Concert organisers kept in the dark all this time

KUALA LUMPUR - The organisers of last year's Future Music Festival Asia (FMFA) concert said they had been kept in the dark over the cause of deaths of six people at the event.

Livescape Group chief executive officer Muhammad Iqbal Ameer said all information about the deaths had been through verbal communication with the police and requests to see toxicology reports of the victims were denied.

"We were pretty much left in the dark. Until now, we have yet to know the contents of the investigation and toxicology reports.

"We are very surprised by the pathologist's revelations. For more than a year, we've been led to believe that the deaths were due to drug overdose," he said when commenting on University Malaya Medical Centre (UMMC) forensic pathology department head Prof Dr K. Nadesan's statement that it was heatstroke and not drugs, which killed the six.

Muhammad Iqbal said the perception that drugs caused the deaths had impacted the FMFA brand globally and on a larger scale, the events industry in Malaysia.

He said Livescape had heeded police warnings and cancelled the third and final day of the festival on March 15 last year after the six youths died and 22 others were arrested for drug possession at Stadium Bukit Jalil, the festival venue.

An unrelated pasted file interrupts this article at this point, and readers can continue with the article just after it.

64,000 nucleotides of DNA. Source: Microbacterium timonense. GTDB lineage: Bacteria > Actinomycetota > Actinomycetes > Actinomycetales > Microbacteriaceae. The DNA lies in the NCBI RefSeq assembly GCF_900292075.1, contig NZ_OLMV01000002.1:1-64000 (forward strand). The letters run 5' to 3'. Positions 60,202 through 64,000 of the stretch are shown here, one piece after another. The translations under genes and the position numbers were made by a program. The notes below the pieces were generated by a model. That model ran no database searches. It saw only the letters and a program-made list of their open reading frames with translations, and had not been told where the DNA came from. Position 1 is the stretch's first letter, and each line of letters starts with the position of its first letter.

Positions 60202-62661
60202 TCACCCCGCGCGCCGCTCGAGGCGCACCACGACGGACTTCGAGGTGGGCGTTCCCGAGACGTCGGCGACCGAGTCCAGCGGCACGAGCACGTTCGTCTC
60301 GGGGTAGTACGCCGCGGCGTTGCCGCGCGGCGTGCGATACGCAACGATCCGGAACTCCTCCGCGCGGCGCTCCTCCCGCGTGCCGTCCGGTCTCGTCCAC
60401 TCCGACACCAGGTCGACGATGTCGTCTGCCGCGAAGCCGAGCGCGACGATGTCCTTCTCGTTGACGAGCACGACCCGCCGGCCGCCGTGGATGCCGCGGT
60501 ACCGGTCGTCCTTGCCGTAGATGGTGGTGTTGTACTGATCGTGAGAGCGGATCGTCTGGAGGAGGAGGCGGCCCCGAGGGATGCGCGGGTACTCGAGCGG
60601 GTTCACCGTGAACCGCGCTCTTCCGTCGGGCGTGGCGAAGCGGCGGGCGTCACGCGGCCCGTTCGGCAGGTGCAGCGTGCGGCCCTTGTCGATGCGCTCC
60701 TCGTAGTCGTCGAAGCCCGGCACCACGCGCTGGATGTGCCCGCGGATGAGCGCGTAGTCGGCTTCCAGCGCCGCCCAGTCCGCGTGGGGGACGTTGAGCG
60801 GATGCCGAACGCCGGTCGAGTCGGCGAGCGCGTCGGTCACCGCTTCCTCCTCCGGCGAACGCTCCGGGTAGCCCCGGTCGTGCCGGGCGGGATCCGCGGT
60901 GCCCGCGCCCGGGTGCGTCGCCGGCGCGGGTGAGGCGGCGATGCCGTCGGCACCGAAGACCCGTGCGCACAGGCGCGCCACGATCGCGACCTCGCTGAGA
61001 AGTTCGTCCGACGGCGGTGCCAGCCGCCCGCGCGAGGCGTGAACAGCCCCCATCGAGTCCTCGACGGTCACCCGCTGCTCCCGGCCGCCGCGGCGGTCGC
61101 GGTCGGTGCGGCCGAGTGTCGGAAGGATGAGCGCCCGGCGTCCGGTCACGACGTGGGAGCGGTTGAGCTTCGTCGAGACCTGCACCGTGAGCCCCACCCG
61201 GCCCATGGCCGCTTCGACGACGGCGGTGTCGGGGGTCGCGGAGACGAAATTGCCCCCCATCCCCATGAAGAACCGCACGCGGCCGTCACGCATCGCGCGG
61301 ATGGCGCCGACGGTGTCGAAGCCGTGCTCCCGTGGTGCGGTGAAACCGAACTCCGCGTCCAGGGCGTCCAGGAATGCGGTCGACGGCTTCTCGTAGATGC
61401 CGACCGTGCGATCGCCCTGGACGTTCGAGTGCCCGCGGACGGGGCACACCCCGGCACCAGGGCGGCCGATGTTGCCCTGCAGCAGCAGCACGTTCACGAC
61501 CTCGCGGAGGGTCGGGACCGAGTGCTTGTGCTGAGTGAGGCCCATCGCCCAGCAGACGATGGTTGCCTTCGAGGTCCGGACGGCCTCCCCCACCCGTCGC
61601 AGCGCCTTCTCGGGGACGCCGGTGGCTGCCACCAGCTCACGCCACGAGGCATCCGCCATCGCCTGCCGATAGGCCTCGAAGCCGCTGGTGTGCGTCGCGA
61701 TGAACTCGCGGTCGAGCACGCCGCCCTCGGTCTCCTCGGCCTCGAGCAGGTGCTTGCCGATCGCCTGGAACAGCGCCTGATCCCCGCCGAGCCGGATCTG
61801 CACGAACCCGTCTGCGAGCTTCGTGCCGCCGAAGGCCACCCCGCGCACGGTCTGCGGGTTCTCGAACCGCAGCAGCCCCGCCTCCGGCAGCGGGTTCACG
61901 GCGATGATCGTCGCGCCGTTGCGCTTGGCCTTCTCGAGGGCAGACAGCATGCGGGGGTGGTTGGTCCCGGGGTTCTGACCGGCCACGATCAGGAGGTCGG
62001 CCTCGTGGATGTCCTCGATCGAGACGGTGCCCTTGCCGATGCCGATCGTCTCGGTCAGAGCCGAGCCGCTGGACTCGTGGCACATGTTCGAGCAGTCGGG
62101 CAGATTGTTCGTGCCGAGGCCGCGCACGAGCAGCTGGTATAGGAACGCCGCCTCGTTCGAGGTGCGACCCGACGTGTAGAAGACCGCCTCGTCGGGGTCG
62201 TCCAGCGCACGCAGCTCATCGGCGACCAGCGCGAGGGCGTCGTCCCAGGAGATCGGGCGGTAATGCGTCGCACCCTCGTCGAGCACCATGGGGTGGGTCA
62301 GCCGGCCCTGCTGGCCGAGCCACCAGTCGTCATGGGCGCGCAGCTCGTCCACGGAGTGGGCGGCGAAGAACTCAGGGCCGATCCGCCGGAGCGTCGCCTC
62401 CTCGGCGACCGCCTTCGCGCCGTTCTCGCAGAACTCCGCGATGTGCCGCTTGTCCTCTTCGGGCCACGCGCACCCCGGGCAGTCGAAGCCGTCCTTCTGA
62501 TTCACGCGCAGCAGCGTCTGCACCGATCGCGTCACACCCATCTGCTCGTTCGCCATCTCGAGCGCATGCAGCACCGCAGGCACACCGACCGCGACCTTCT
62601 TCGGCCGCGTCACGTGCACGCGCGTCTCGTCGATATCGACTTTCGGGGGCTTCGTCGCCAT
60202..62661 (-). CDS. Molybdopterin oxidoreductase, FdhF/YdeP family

Muhammad Iqbal said Livescape was not disputing the call made by the police in the interest of public safety.

"But I believe what all event organisers want is better transparency and for the authorities to see the economic benefits of these events we are organising and to work together with us to ensure safe events.

"With how things are going now, no one wins. Will the fans be able to see another music festival take place in Malaysia?

"Could huge financial losses to other event organisers due to last-minute cancellations or objections be avoided?

"And more importantly, could lives have been saved if transparent and accurate information was released in the first place?" he asked.

When asked if Livescape was considering legal action, he said his company only wanted "answers and the truth".

Muhammad Iqbal also clarified that the event had sufficient measures in place to keep concert goers healthy and hydrated, refuting Dr Nadesan's comment that there was lack of access to water during the festival.

He said the festival had adhered to an international event organising standard under the Code of Practice and Event Management Guide, adding that the organiser also had 34 paramedics, seven ambulances and an onsite emergency trauma centre.